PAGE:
CPU and Memory
I was looking at computer parts and I found a motherboard that supports DDR3 2400 Memory. When I started looking at CPUs I saw that some said something like "Integrated Memory Controller Speed - Support 4 channels DDR3 1600" Does that mean it won't work well with DDR3 2400 Memory?
i'm not too sure but you'll be fine with 1600mhz of ram to be honest and i don't think it means it won't work well i THINK it means it supports quad channel up to 1600mhz not too sure someone else might be more help. Also i think it won't be a problem as long as your motherboard supports 2400 you should be able to OC to 2400 from 1600 i think it just goes to 1600 by default could i see what processor you're looking at?
Yeah 95% of the time DDR3 1600 is the way to go because you aren't going to notice a vast difference in performance but it will probably start to cost quite a lot more as you go to progressively fancy memory.
"4 channels DDR3 1600" means you are looking at something quite unusual I think, because very little supports Quad channel ram.
Most motherboards support dual channel ram but have 4 DIMM slots which are usually marked in alternate colours to indicate how you install pairs of sticks.
In a direct answer to your question, its most likely in that situation that 2400 ram will just run at 1600 speeds.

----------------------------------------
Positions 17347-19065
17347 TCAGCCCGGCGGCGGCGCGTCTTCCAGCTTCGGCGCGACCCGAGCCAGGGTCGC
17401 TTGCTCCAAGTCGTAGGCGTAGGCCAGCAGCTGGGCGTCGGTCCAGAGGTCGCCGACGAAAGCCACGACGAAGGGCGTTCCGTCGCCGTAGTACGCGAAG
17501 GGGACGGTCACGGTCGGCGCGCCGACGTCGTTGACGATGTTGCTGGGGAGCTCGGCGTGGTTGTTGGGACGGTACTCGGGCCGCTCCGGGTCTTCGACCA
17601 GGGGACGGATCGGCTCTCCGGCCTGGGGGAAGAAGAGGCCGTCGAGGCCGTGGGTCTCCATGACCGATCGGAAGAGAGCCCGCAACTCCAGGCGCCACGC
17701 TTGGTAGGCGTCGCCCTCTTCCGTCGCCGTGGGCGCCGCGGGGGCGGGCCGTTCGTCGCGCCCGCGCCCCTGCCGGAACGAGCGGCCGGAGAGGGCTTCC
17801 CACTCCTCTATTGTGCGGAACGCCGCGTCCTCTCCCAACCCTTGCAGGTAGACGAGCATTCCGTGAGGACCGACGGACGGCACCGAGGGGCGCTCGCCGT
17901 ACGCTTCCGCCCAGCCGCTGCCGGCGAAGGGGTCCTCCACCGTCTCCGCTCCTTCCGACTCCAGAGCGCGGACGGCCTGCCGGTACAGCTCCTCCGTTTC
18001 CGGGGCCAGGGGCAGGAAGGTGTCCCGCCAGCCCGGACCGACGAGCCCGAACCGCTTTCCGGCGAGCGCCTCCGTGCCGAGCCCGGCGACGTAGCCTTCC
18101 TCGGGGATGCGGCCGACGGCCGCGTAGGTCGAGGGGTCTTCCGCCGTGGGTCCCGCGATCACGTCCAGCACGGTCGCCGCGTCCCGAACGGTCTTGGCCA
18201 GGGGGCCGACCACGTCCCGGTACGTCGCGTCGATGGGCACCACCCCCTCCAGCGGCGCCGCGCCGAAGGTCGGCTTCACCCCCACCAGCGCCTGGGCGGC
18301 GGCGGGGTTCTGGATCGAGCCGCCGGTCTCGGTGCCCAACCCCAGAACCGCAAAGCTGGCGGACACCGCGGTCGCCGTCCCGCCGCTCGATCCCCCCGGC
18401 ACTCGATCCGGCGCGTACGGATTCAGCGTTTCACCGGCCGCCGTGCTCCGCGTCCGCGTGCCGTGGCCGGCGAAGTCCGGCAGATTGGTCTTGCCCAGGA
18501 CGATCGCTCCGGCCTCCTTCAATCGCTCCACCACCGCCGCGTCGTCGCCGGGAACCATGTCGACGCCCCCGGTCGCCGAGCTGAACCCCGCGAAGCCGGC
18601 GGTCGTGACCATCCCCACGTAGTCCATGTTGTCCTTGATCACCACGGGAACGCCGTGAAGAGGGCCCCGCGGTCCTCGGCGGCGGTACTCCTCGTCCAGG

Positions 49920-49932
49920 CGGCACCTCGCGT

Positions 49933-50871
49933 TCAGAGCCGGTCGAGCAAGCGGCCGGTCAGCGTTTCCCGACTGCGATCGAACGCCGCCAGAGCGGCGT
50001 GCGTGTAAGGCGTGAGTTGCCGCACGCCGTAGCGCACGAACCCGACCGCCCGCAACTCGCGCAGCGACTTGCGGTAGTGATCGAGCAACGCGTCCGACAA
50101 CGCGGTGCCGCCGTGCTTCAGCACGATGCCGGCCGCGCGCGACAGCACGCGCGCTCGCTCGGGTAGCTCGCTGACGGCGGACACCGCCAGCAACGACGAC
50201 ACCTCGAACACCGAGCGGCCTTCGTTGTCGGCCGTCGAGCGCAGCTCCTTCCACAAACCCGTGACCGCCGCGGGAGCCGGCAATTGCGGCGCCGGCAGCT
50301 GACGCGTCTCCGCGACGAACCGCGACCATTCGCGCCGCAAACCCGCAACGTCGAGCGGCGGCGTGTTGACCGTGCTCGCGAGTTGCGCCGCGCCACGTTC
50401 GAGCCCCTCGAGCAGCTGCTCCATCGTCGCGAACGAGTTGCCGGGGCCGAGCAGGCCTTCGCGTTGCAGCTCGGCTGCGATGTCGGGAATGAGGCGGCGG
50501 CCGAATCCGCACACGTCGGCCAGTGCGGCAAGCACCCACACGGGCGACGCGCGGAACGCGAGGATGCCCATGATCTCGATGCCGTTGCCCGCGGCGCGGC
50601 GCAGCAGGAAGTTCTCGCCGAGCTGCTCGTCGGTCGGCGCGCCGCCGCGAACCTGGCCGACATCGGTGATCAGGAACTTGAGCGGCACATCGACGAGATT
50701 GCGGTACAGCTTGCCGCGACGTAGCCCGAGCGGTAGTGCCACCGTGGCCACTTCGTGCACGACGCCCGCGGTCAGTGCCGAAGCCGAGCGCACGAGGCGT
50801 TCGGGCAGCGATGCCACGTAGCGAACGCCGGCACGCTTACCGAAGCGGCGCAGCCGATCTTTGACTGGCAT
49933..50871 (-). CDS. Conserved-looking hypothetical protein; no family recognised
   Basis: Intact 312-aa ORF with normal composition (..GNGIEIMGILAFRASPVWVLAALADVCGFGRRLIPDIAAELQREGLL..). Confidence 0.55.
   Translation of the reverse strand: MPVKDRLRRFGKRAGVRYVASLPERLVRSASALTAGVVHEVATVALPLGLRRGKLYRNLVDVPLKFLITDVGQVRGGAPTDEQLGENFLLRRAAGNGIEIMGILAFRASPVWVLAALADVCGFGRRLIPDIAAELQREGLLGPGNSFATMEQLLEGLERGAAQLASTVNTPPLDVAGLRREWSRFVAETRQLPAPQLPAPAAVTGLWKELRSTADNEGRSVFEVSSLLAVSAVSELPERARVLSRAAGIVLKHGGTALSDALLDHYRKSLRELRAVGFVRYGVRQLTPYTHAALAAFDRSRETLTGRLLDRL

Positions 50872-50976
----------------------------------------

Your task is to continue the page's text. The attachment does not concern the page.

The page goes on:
intel ivy bridge cpu memory controller is rated for 1600 ram. intel rates that as stock speed for the cpu.. intel knows that most 1.5v ram will run on there mb at that stock speed. when you go over that or over clock the cpu memory controller it depends on the quality of the cpu. not all cpu wafers are the same. the other issue as you push the cpu higher the sooner the memory controller can fail. some people who over clock there cpu buy the intel extra insurance because they do burn out cpus. if this is going to be your main build then stick with 1600 ram.
cartnickz said:I was looking at computer parts and I found a motherboard that supports DDR3 2400 Memory. When I started looking at CPUs I saw that some said something like "Integrated Memory Controller Speed - Support 4 channels DDR3 1600" Does that mean it won't work well with DDR3 2400 Memory?
Like the X58 motherboards that were rated @ 1066-1333MHz (depending on the CPU) all that means is: If you go higher you are technically over clocking.
It doesn't mean that going higher will cause your system to crash, your CPU's memory controller will burn out or "anything over ur gonna crisp it "
What it does mean is Intel only guarantees that it will work up to that spec. So if you go over and end up with problems Intel can say "not our fault".
However Intel's specs are overly conservative and many (if not most) personal system builders go past this spec without issues and Intel knows this or they wouldn't sell overclocking insurance.
And even if you don't buy Intel overclocking insurance and you do have problems, Intel has no way of knowing whether the ram you used was faster than 1600MHz unless you tell them.